Benefits Of Volunteering After Retirement: A Quick Guide For New Retirees

Many retirees find volunteering to be a rewarding activity. You might be curious about the reasons behind its popularity and how to get started, especially if you’re considering volunteering yourself. To help you out, here are the key things to know.

What Are The Benefits Of Volunteering As A Retiree

Retirement is a time of exciting possibilities, but it can also be a period of adjustment, especially when it comes to maintaining a sense of purpose and staying healthy. Volunteering can be a powerful tool to help with this, bringing fulfillment, social connection, and even physical and mental health benefits.

Let’s explore these benefits in more detail:

Volunteering Creates Fulfillment

Fulfillment is like happiness, but it’s a deeper feeling. It’s the kind of satisfaction you get from doing something worthwhile, like keeping a promise or helping others. Some people mix it up with just having fun, but fulfillment is more lasting.

Volunteering is a great way to feel fulfilled, and it’s not just for retirees. Most people find a lot of satisfaction in their jobs, but after retirement, they need something new to give them that good feeling. That’s why retirees often volunteer more.

But volunteering isn’t the only path to fulfillment in retirement. There are many ways to find happiness after you stop working. If you’d like some ideas, check out my article: How To Get Fulfillment In Retirement.

Also, if you want to know more about the fulfillment that volunteering brings, there’s a book called Human Kind with inspiring stories about how small acts of kindness can make a big difference around the world. It can definitely encourage you to start volunteering.

Volunteering Improves Social Interactions

As mentioned, work and careers provide fulfillment, but they also provide much-needed social connections for everyone. When people retire, these connections can disappear or weaken, which can lead to feelings of isolation and loneliness.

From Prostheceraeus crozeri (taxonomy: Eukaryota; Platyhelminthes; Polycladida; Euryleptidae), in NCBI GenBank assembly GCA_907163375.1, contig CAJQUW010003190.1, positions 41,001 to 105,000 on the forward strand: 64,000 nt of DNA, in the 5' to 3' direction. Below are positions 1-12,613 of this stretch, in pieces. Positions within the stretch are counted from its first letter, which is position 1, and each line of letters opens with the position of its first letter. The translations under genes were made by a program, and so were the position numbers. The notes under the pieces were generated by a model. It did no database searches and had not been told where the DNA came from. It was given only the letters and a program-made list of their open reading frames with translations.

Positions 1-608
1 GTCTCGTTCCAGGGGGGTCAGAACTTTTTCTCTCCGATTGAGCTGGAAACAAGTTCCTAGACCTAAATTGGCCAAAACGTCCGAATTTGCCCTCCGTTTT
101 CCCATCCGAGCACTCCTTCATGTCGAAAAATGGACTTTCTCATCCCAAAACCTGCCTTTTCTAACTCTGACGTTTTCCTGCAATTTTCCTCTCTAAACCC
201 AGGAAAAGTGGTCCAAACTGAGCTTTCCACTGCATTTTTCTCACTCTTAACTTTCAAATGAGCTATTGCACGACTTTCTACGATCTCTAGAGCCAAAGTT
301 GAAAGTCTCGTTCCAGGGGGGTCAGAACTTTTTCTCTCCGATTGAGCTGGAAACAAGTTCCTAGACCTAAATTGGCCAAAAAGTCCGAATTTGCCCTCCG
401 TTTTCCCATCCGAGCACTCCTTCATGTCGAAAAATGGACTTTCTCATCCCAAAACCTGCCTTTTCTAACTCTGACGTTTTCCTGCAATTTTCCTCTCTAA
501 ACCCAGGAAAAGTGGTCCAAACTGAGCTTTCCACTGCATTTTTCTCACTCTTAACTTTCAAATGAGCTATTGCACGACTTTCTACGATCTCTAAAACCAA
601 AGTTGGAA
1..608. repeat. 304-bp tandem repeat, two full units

Remember, social interaction is crucial for our health, too. Studies by Harvard Health Publishing show that retirees with a wide circle of friends tend to be more physically active, have a more positive outlook, and even experience less decline in mental sharpness. These same social interactions can also help prevent dementia.

Volunteering is a fantastic way for retirees to expand their social circle. It gets them out and about, meeting new people beyond their usual friends and family.

Read: How To Stay Social In Retirement

Volunteering Helps You Staying Active

Volunteering isn’t just about socializing; it’s essentially a job without a paycheck. Because of this, volunteering can feel like work, involving a lot of physical and mental activity. It often keeps volunteers on the move, which heavily promotes physical health.

And this is a good thing. After all, staying active is crucial for overall health, including social interaction and activity levels. For example, biking to a volunteer opportunity can help a retiree meet the CDC’s recommendation of at least 30 minutes of daily aerobic activity for older adults.

Meanwhile, many retirees worry about lacking mental stimulation. Keeping the brain active is vital, and social interaction can help. Volunteering often provides mentally stimulating tasks, which can improve cognitive function.

Read: How Can I Stay Active in Retirement

How To Find The Right Volunteering Role As A Retiree

Not just any volunteer job will do. Just like with a career, finding the right volunteering role is key to reaping the benefits I discussed earlier. The perfect fit can lead to a far more meaningful experience.

To find the right volunteering role, start by understanding what you want from volunteering. Consider questions like why you want to volunteer, what activities interest you, and if you want to utilize professional skills or learn new ones.

Be sure to not tackle these questions alone. Discuss them with your spouse, friends, or former colleagues. Their insights can help you uncover your retirement passion, which could perfectly align with the right volunteering opportunity.